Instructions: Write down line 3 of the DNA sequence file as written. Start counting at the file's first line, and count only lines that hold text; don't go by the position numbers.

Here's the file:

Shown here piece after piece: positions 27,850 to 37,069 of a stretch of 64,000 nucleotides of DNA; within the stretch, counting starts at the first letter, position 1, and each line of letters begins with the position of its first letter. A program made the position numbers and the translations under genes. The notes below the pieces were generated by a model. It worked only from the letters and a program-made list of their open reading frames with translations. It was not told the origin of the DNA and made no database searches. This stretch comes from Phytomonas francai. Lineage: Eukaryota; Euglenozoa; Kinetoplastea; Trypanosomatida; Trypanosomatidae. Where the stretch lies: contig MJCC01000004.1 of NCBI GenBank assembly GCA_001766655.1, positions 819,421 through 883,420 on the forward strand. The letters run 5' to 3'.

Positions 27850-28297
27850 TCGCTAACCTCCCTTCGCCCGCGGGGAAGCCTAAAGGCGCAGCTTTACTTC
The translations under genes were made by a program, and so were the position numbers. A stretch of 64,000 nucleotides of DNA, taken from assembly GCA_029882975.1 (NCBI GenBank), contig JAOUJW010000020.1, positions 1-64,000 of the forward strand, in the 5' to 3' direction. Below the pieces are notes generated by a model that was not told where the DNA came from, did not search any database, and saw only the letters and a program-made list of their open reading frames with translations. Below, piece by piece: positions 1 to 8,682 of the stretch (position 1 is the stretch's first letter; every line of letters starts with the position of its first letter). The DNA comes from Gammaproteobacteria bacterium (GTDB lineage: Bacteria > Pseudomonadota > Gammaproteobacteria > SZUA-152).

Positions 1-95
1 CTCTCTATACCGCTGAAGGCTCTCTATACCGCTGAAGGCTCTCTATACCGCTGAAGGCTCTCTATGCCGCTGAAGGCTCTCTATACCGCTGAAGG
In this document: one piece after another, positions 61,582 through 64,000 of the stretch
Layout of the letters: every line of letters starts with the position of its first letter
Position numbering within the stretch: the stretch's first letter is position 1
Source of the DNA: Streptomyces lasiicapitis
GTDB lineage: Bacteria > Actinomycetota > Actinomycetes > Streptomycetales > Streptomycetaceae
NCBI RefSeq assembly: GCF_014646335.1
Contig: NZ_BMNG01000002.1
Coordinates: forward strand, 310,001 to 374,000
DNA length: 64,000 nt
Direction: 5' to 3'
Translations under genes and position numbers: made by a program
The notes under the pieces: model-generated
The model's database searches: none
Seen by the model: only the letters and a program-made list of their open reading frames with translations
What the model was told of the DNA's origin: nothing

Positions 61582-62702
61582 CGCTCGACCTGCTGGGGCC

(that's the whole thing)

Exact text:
27850 TCGCTAACCTCCCTTCGCCCGCGGGGAAGCCTAAAGGCGCAGCTTTACTTC